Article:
NCAA adopts regulation on sickle cell screening

NCAA adopts regulation on sickle cell screening

Rice News staff

The NCAA’s Division I Legislative Council adopted a measure April 13 that will require student-athletes to be tested for sickle cell trait unless they prove that they have already been tested or sign a waiver releasing an institution from liability if they decline to be tested. The new rule, which goes into effect for the 2010-11 academic year, stems from legislation that was sponsored by Conference USA as part of a settlement between Rice and the parents of former Owl football player Dale Lloyd II.

Rice has been working with the Lloyd family to urge the NCAA to follow Rice’s lead in making sickle cell trait testing mandatory for intercollegiate athletics. Rice follows the sickle cell guidelines promulgated by the National Athletic Trainers Association.

Lloyd was a 19-year-old freshman who died Sept. 25, 2006, after he became ill during a team workout at the football stadium the previous afternoon. An autopsy concluded that his death was caused by acute exertional rhabdomyolysis associated with sickle cell trait, a genetic blood condition.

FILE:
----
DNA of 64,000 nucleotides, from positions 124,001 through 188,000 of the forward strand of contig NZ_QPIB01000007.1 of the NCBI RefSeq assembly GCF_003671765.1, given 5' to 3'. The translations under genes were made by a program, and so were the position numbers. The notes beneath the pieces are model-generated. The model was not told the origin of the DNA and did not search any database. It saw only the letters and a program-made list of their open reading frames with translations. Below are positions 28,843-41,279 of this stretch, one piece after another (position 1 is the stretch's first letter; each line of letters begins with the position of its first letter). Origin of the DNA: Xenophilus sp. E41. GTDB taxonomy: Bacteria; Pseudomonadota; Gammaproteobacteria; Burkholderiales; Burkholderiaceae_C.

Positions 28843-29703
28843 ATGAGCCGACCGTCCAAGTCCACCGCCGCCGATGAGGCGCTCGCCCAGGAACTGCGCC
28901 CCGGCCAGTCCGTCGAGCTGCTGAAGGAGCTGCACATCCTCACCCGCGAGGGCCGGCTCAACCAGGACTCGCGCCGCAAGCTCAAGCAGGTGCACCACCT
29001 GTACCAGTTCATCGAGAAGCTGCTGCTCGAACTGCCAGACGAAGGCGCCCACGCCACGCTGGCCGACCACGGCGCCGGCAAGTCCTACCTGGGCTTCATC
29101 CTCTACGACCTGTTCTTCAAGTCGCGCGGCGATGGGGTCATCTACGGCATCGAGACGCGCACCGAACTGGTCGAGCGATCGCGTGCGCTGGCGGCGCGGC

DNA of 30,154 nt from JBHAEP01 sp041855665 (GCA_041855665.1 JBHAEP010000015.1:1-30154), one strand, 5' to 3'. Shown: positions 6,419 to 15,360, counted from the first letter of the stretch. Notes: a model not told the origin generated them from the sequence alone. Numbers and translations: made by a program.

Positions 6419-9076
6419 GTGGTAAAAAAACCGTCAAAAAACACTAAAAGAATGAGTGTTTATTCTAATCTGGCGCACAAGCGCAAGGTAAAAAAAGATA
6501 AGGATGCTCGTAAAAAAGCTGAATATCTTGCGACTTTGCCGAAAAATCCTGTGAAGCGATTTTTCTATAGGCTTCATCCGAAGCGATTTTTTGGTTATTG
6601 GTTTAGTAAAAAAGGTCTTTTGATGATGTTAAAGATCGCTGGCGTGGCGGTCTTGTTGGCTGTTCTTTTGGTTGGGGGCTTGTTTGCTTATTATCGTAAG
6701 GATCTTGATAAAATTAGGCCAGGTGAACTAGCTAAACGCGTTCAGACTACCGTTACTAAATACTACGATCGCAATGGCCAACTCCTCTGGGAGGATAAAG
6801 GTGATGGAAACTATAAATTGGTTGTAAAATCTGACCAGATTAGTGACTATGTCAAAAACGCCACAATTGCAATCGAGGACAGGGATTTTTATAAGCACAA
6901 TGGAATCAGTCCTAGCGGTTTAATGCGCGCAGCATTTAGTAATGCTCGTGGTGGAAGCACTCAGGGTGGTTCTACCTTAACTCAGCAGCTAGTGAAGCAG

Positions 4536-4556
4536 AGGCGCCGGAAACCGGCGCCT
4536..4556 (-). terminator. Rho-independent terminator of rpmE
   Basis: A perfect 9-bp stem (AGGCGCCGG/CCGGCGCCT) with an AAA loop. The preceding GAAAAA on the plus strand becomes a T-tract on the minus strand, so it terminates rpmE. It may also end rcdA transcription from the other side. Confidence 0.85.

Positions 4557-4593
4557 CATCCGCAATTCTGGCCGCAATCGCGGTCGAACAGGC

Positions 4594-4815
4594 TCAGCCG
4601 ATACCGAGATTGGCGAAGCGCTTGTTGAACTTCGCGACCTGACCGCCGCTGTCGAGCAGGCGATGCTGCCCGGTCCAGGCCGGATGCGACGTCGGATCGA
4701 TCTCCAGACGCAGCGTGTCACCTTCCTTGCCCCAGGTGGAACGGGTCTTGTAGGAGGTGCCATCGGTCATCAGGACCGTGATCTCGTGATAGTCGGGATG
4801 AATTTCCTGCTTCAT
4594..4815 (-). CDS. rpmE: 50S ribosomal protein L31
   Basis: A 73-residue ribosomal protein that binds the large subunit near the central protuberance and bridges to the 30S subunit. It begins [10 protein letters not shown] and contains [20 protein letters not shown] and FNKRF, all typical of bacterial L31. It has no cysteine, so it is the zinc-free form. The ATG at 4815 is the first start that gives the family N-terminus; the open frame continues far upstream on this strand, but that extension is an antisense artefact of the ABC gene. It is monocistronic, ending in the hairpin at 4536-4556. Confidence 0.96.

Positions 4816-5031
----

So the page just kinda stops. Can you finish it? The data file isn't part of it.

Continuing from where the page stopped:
At the time of Lloyd’s death, NCAA standards for screening college athletes did not require testing for this blood condition. Most Division I-A universities now screen for the condition with a blood test.

Last year the university and the Lloyd family reached resolution of a lawsuit in which Rice agreed to advocate that the NCAA adopt mandatory sickle cell trait testing. Rice also agreed to continue to honor Lloyd’s memory in several ways and has created an athletic scholarship in Lloyd’s honor. Lloyd’s locker was turned into a memorial through the 2009 season, which would have been his senior year, and the team voted to make him an honorary captain. Lloyd’s legacy will live on with a plaque placed in his honor outside the locker room.

The Lloyd family was invited to the Nov. 21, 2009, Senior Day football game, where each Rice football player presented a rose to Lloyd’s mother during a pregame ceremony on the field. The Owls won that game against the University of Texas at El Paso, and the game ball was dedicated to Lloyd and presented to his parents at the senior football banquet. They were also given Lloyd’s framed football jersey and his engraved Texas Bowl ring.

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